Teachers Network
Translate Translate English to Chinese Translate English to French
  Translate English to German Translate English to Italian Translate English to Japan
  Translate English to Korean Russian Translate English to Spanish
Lesson Plan Search
Our Lesson Plans
TeachNet Curriculum Units
Classroom Specials
Popular Teacher Designed Activities
TeachNet NYC Directory of Lesson Plans TeachNet NYC Dirctory of Lesson Plans

Teachers Network Leadership Institute
How-To Articles
Videos About Teaching
Effective Teachers Website
Lesson Plans
TeachNet Curriculum Units
Classroom Specials
Teacher Research
For NYC Teachers
For New Teachers

TeachNet Grant:
Lesson Plans
TeachNet Grant Winners
TeachNet Grant Winners
Adaptor Grant Winners
TeachNet Grant Winners
Adaptor Grant Winners
TeachNet Grant Winners
Adaptor Grant Winners
Other Grant Winners
Math and Science Learning
Impact II
Grant Resources
Grant How-To's
Free Resources for Teachers
Our Mission
   Press Releases
   Silver Reel
   2002 Educational Publishers Award


Technology and the New Teacher: Internet

About this Daily Classroom Special
Technology and the New Teacher is designed to introduce you to the topics, successes, and pitfalls of technology in the classroom. It was written by Buzz Eyler, a Teachers Network web mentor who has been leading in-service training in technology use for the past 12 years.  

(Note: This page was written in 1999. Some information may be dated.)


By visiting this site, you already know something about the Internet. The focus of this section is on how you can use it for the benefit of your students and yourself.

A little history first, however. Back in the days of the Cold War when the United States feared a nuclear attack from Russia, a system of communication was developed that would allow messages to get from one computer to another even a section of the system was obliterated. The designers created a means for the computers to decide which way to route information a series of cables. Thus the term, Internet. Initially it was mostly a text-based system and used primarily by the military and colleges to share research data.

In the early 1990's, a group developed a way to display information graphically and rather than use hard to remember text commands, could now use the mouse to point and click to display information. Thus it was easy for the whole world to not only read information, but create it for others and the World Wide Web or the Information Super Highway began to take shape.

[For more Internet history check out Nancy Powell's "Living in the Times of Pioneers" exclusively in the Teachers Guide to Cyberspace--on sale now in TeachNet's store.]

Using a computer attached to the Internet and a web browser, the members of your class can find information on any topic imaginable. And they can post information for others to read from around the world. Talk about writing for a real purpose.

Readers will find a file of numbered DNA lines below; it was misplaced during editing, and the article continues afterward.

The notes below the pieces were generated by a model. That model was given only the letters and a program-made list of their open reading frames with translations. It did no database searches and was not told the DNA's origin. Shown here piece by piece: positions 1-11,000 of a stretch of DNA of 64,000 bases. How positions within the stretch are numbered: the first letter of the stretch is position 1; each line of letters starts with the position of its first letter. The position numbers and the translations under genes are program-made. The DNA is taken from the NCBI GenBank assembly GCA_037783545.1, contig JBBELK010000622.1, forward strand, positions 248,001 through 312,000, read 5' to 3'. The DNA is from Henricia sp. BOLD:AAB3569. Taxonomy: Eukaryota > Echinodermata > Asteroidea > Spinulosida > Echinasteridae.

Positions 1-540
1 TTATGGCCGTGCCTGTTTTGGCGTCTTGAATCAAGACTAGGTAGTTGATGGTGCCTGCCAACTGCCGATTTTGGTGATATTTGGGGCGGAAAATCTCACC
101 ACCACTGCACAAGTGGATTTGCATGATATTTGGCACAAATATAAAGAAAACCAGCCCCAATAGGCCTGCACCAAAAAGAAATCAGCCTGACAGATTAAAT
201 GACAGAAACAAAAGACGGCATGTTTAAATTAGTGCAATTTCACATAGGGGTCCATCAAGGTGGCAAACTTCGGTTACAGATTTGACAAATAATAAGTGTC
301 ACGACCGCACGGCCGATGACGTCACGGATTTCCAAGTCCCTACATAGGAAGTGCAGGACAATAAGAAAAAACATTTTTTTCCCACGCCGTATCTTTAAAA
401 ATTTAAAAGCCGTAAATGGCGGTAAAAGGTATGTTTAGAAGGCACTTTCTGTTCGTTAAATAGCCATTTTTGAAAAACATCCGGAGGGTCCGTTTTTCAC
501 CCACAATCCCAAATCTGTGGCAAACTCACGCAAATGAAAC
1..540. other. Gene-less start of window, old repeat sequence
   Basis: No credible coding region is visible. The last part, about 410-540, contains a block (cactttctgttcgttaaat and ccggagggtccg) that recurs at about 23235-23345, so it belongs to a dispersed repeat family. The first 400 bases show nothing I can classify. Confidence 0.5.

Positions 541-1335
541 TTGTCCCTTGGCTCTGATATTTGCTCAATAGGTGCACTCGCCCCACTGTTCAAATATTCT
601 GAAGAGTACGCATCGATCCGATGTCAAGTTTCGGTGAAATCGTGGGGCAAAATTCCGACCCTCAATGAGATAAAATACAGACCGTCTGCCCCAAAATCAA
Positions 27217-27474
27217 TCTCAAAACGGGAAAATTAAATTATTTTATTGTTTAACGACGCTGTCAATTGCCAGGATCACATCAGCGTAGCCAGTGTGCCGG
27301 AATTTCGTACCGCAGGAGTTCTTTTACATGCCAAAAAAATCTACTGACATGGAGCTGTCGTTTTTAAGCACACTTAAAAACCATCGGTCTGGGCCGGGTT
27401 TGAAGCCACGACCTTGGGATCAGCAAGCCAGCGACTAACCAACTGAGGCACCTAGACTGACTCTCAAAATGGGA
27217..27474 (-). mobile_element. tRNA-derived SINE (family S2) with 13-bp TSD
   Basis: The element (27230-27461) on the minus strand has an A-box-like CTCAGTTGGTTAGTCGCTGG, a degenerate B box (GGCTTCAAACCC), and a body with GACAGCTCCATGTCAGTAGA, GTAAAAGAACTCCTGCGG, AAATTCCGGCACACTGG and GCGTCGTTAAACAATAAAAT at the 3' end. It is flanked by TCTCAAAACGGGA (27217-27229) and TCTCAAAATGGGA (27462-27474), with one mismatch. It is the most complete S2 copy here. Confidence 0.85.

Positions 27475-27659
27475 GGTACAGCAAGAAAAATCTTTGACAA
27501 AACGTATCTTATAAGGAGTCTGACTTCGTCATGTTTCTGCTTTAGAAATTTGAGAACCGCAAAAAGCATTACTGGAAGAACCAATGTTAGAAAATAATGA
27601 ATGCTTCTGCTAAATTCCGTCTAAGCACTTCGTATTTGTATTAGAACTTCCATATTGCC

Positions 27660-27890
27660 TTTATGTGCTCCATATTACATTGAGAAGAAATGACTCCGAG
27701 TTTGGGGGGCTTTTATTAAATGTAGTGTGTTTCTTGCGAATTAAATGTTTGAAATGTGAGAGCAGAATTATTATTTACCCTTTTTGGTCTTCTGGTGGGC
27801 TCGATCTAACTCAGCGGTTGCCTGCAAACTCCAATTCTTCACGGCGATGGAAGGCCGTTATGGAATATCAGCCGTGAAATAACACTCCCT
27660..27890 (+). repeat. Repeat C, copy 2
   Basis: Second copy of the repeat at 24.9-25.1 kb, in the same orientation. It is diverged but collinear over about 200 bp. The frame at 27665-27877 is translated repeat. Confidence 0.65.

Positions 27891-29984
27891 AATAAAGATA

In the early days of the web, teachers were told it was similar to a library without a Dewey Decimal system, and while an over simplification, there was no way to categorize the thousands of pages that were already created and which were being added to everyday. Again, to meet a need, companies created programs which would help you find data.

These programs are called Search Engines. They come in two varieties: Categorical and Keyword Search. The categorical systems allow students to search through a series of menu items which start out broad in concept and with each new item, narrow the topic. The Keyword Searches have your students type in words or a topic, and the Search Engine displays all the places it knows that contain those words. Each has advantages and shortcomings.

Information is displayed on your screen by the web browser which interprets a computer language called Hypertext Markup Language (HTML). It is no longer necessary to learn the language, or code, as most web page authoring software is wysiwyg (what you see is what you get). Still html  is  easy for you and your children to learn. 

All web browsers allow you to see this "code" under the menu item "View Document Source." If you are interested in beginning to program for the Internet, looking at the source code is a very good place to begin.

After a file is created, it must be stored on a File Server which is somehow connected to the Internet. They are sent there through a process called File Transfer Protocol (FTP). This is a piece of software that is on your computer which sends all the graphic and text files to the server where it is made available to the world.

One last issue which you must be aware of is the copyright controversy. People who used the Internet initially felt that if it was on the "Net" it was free for the taking. More and more people are saying, "I will let you enjoy what I created, but it is still mine and you must have permission or pay a fee to use it." As a teacher, if you use the same standards for using and copying materials for classroom use that you do for books, pictures, movies, etc., you should not have a problem. This simply means you can use it for educational reasons in your room and you should give credit to the author. If something from the net specifically says, "Do not use without permission," don't do it.

The Internet and the World Wide Web are going to change schools and classrooms in the future. Learn to use search engines effectively and teach your children how to determine if information on a page they come across is useful or junk. I guess that is really what education has always been about. 

Advanced Topics
Curriculum Development
Mac vs IBM
Printers & Copiers
Word Processing


Come across an outdated link?
Please visit The Wayback Machine to find what you are looking for.


Journey Back to the Great Before